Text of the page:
Members of the Convention familiar with the difficulties of travel during the spring months in sections of Newfoundland and in Labrador will realise that ample time must be allowed for the distribution of ballot papers and other materials for all polling booths. The matters preliminary to the voting will take place in the following order — delivery of recommendations by the National Convention, consideration by His Majesty's Government in the United Kingdom, communication of decision as to forms of government to be submitted to the people, final draft and publication of legislation for comment, passing of legislation, printing of ballots and other forms, setting up of polling stations and distribution of election material.
In order to permit sufficient time to complete the necessary arrangements and to ensure to all qualified electors of Newfoundland and Labrador the opportunity of voting, it will be necessary, if the referendum is to be held during the month of May, to have the recommendations of the Convention submitted at an early date. The Commission are unable to give any assurance that the referendum will be possible this spring if the recommendations of the Convention are not received by the end of the present month.
Yours faithfully, W.J. Carew Secretary.
The Secretary of The National Convention.
January 8, 1948.
Dear Sir:
Consideration has been given to the question asked by a member of the National Convention concerning the time and method by which a form of government other than Commission of Government, if selected by a majority of the voters at the referendum, would become effective.
I am directed to say that the question relates to matters not included in the duty and function of the National Convention as set forth in the legislation constituting that body. I am to assure the Convention, however, that, if the people voting at the referendum select a form of government different from the present form, the necessary arrangements will be made to give effect at the earliest possible date to the decision of the people.
Yours faithfully, W.J. Carew Secretary
The Secretary of The National Convention.
January 3, 1948.
Dear Sir,
I refer to your letter of December 5 to the Secretary for Finance, enclosing seven questions relating to revenue asked by Major Cashin in public session of the Convention and approved by the Information Committee. I attach, as Enclosure I, the answersto questions 1-6 insofar as they relate to revenue collected by this government in 1946-7.
Those parts of questions 1-6 which relate to revenue collections in the event of Newfoundland becoming a province of Canada, and the whole of question 7, have been referred to the Canadian government. I attach, as Enclosure II, a copy of the replies furnished by that government.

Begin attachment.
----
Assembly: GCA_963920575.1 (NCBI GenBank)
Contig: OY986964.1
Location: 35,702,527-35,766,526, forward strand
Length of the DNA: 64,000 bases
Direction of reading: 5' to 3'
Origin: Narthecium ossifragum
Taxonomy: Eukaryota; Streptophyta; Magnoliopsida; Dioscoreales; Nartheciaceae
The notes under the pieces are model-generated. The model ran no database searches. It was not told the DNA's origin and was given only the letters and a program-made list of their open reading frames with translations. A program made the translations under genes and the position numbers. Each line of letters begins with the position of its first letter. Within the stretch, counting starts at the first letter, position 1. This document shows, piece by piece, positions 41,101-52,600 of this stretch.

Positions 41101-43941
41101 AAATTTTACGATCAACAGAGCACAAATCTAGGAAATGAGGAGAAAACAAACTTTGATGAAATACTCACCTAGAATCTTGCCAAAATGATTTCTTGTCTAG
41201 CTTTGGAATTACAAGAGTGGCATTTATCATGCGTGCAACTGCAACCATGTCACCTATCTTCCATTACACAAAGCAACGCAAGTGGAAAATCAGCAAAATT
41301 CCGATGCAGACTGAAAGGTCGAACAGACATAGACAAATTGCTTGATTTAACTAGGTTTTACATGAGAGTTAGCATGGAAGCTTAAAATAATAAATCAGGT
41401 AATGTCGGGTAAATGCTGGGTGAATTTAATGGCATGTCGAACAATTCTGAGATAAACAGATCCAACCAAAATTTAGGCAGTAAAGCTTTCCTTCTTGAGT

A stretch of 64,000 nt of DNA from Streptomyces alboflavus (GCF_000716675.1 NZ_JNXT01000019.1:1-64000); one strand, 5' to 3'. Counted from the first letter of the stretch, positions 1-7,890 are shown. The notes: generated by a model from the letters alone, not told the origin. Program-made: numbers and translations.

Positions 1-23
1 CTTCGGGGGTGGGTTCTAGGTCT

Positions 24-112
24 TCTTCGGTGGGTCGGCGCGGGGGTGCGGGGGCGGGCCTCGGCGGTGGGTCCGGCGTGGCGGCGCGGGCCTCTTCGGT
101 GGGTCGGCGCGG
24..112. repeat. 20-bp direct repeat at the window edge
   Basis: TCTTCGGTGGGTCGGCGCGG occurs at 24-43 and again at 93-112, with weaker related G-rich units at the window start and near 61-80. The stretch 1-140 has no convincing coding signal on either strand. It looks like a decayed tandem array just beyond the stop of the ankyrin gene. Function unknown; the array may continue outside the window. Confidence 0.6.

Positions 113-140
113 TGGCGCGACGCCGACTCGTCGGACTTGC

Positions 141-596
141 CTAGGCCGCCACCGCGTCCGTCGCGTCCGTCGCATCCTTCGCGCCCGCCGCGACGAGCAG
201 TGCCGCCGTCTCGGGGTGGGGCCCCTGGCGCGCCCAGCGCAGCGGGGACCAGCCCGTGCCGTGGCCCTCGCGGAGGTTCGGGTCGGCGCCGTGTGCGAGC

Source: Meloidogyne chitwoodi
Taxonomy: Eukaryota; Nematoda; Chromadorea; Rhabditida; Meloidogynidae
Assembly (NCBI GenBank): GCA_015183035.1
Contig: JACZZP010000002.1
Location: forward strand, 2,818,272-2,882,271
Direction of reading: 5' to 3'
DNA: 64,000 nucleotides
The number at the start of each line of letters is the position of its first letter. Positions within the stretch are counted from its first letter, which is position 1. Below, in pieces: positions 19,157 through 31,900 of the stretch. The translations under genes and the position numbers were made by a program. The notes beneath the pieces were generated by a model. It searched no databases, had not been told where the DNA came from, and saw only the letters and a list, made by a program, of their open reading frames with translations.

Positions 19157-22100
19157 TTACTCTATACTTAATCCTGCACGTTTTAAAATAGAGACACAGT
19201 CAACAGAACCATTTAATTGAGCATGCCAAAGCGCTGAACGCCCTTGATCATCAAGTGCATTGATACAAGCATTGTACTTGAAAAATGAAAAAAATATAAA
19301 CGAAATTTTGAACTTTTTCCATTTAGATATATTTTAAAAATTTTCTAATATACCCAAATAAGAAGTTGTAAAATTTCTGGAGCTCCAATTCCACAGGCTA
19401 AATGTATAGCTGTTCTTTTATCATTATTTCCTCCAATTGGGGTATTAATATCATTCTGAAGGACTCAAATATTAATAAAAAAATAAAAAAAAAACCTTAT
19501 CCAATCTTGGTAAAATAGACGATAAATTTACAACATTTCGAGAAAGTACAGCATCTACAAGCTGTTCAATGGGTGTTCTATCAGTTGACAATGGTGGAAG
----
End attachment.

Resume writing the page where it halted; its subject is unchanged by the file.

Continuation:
Yours faithfully, W.J. Carew Secretary.
Capt. W. Gordon Warren, R.A., Secretary, The National Convention.
Enclosure I
Replies to Major Cashin's Questions of 4 December, 1947, relating to Revenues collected by the Government of Newfoundland in 1946-47.
1. The total taxes collected by the Assessor's Department for the year 1946-47 were as follows:
Personal income tax $ 2,798,019
Corporation income tax 7,157,340
Withholding tax on dividends and interest paid to non-residents 596,030
Death duty 193,880
Other revenue 47,645
Total net revenue $10,792,914
2. The total customs duties on goods imported from all countries during 1946-47 was $18,713,607. Information is not available as to the amounts collected on imports from particular countries. A very rough approximation may be secured by applying the average rate of duty to the quantity of goods imported from particular countries, and on this basis the figures required would be, approximately:
Duty on imports from Canada $10,800,000
"     "         "            "      USA 6,500,000
" "       "            "       UK 1,000,000
" " " " Other countries 400,000
3. Import duties on liquors imported during 1946-47 were as follows:
From the United Kingdom $ 147,054
" Canada 292,408
" USA 101,754
" Other countries 793,194
4. The import duties collected on tobaccos, cigarettes, and cigars in the year 1946-47 were:
From USA $ 2,343,568
" United Kingdom 16,563
" Canada 105,986
" Other countries 15,348
5. The excise taxes collected during the year 1946-47 were as follows:
On beers $ 231,831
" tobaccos 426,135
" cigarettes 766,100
" butterine (duty removed with effect 304,165
from 9.11.46. The total therefore represents collections for the period 1 April to 8 November, 1946)
6. The total revenue collected by the Department of Posts and Telegraphs in 1946-47 was $1,594,820.10.
Enclosure II December 30, 1947.
Answers by the Canadian Government to parts of certain questions forwarded by His Excellency the Governor of Newfoundland on behalf of the National Convention of Newfoundland by letter under date of December 9, 1947
Question 1:
What was the total amount of taxes collected from the people of Newfoundland for the fiscal year 1946-47 under the following headings:
(a) Personal Income Tax (b) Corporate Income Tax and (c) Death Duties.